The Unplugged Nuptial Mass: What It Is and Why It’s Valuable

JIZA ZITO

 

In our digital age, it’s common to see wedding guests with smartphones or devices in hand. Everyone is excited to witness the joyous event, and with technology (and creative wedding hashtags), we are able to immediately share the day’s highlights with friends, family, and followers.

  Photography: c/o    Studio Senn

Photography: c/o Studio Senn

While it is a great gift to instantly capture and share images instantly, the constant presence of devices can also be a source of distraction and can prevent us from fully experiencing the moment. Hence, the coined phrase: the unplugged wedding.

What is an unplugged wedding?

An unplugged wedding is when the bride and groom request that guests refrain from taking photos and videos with their devices during the wedding ceremony--and sometimes the reception, as well. This includes--but is not limited to--smartphones, iPads, and digital cameras.

While it may initially seem off-putting and forward to make such a request, here are some reasons to consider an unplugged wedding Mass, and tips for making that request charitably.

Less distraction, better images

As a wedding photographer, there have been numerous times in my career when guests have obstructed an important image. Most guests like to snap a photo when the bride walks down the aisle, for instance, and during the exchange of vows, the kiss, and procession out of the church. I’ll never forget the wedding I shot where right as the bride’s father shook hands with the groom after walking his daughter down the aisle, a wedding guest got up from her seat and stepped directly across me in order to grab a shot with her cellphone.

The exchange itself between the groom and the father, as the bride looked on with a smile, was beautiful. The image, however, now has a very obvious fourth person--and her cellphone--in the frame. For me as a photographer, it was disheartening. At the end of the day, your photographer only wants to give you and your spouse the very best photos, ones you can cherish for the rest of your days.

So, although Uncle iPhone or Aunt Samsung Galaxy mean well with their desire to take a few photos, requesting an unplugged wedding is a good option if you don’t want them and their devices to make it into the sidelines of your album images.  

Getting the most from your investment

Part of hiring a wedding photographer is trusting he or she will do the job well. Your photographer is working as a professional, and you are putting forth a good investment to ensure they will capture all of the important moments of your day. Depending on your photographer’s contract, there may also be a section stating there must be no other photographers at the wedding.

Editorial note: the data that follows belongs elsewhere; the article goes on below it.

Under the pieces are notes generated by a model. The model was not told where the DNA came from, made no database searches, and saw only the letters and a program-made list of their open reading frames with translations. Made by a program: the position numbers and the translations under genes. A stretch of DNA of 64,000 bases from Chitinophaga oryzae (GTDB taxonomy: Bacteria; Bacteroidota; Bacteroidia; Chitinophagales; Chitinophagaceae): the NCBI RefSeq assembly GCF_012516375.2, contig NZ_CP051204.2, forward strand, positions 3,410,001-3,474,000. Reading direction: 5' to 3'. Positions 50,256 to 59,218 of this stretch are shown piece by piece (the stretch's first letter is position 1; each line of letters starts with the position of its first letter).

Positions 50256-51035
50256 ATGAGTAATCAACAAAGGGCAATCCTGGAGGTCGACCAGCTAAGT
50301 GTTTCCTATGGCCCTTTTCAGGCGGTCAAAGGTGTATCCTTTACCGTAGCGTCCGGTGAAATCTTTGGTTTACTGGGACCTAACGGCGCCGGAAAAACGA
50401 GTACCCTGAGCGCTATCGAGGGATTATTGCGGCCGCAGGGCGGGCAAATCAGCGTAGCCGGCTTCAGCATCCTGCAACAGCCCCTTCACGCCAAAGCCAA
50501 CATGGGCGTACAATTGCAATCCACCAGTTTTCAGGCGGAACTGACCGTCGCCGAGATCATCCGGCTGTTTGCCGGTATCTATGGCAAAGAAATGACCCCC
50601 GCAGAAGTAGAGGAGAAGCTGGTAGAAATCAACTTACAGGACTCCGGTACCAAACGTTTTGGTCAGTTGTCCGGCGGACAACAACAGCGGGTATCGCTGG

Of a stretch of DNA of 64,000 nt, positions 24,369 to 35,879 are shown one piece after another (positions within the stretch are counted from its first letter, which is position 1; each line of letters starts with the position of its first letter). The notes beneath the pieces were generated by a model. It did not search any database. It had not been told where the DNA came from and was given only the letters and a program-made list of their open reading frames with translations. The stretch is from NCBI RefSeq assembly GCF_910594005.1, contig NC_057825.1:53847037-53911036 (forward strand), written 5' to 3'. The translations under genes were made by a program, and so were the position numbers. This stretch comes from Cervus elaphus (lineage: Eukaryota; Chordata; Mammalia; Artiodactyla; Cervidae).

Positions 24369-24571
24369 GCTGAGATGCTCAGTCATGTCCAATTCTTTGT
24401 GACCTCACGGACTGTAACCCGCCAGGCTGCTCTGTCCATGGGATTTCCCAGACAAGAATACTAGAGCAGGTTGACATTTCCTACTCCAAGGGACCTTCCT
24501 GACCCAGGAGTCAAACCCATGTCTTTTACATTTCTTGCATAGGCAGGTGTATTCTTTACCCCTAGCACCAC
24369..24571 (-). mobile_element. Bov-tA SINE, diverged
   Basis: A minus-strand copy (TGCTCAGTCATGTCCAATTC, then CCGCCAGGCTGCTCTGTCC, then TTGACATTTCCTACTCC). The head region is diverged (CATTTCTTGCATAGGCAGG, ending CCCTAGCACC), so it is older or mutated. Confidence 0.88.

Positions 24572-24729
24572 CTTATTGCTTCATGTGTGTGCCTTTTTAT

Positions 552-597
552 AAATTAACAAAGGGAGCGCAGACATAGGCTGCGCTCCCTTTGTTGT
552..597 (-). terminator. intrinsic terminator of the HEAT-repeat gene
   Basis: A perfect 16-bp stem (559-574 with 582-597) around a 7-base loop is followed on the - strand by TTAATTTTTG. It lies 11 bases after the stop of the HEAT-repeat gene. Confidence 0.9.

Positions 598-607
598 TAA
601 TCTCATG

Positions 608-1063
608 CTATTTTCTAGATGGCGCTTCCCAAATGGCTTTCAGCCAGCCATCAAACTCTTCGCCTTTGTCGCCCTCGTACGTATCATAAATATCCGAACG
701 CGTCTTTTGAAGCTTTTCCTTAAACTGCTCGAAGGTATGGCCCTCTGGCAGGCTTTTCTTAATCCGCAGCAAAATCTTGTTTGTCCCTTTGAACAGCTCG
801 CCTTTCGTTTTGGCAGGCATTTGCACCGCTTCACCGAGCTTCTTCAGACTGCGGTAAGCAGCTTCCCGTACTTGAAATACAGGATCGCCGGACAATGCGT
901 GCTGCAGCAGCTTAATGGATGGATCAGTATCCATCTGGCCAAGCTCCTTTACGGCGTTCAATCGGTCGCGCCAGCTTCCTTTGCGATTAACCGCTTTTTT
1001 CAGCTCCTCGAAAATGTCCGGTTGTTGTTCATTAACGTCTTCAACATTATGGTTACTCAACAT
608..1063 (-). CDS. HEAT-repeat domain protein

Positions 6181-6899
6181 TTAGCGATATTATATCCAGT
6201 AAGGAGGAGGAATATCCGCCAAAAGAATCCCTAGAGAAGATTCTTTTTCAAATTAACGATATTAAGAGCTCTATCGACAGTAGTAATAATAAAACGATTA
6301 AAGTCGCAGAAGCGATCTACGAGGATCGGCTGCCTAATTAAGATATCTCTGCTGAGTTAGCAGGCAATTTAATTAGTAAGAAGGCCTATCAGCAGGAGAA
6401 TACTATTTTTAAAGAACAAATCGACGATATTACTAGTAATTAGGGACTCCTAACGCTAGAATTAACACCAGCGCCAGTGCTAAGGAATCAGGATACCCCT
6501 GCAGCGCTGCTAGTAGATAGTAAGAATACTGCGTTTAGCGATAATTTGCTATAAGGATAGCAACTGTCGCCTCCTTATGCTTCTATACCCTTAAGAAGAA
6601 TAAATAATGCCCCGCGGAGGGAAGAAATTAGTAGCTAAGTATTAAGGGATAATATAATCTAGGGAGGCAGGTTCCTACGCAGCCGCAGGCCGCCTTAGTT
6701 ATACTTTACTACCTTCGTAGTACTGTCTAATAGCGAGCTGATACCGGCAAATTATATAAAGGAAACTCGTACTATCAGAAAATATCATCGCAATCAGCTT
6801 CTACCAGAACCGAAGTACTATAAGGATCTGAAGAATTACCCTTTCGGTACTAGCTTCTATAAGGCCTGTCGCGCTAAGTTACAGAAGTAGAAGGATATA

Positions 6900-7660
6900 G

If you happen to be doing a live stream of your wedding Mass for a family member or loved one who cannot be physically present, be  sure to let your pastor, photographer, and videographer know.

Mass is a time for worship

Our Catholic faith considers the Mass to be the highest form of prayer. If non-Catholic guests are attending, it’s a perfect opportunity for them to experience the beauty of the Mass and to learn more about the faith. By being present at Mass, we directly encounter Jesus Christ in his Real Presence, in the Most Holy Eucharist. The Eucharist is the source and summit of our Christian life (CCC 1324).

So, with all the angels and Saints, we are worshipping God in a very tangible way at Mass alongside the bride and groom. With an unplugged wedding, we not only give the couple our attention. More importantly, we’re better able to give God our full attention through our worship.

"When you’re a guest, your job and privilege is to witness and pray." - Claire Watson, Claire Watson Photography, Spoken Bride Vendor

How to request an unplugged wedding?

If you and your fiancé opt for an unplugged wedding, it’s helpful to give your guests a heads up .

Spoken Bride vendor and calligrapher Sarah Erikson of Sarah Ann Design shared this simple note in her wedding program:

"To preserve the spirit of worship, please refrain from all cell phone use (including photography) while inside the church.”

Other ways to communicate your expectations are asking the priest or a loved one to make an announcement before Mass, displaying an attractive hand-lettered sign before the church entrance, or sharing the information on your wedding website and in your Mass programs.

What are your thoughts on having a unplugged wedding?


About the Author: Jiza Zito is Spoken Bride's Creative Director and Co-Founder. She is the owner and wedding photographer of Olive & CypressRead more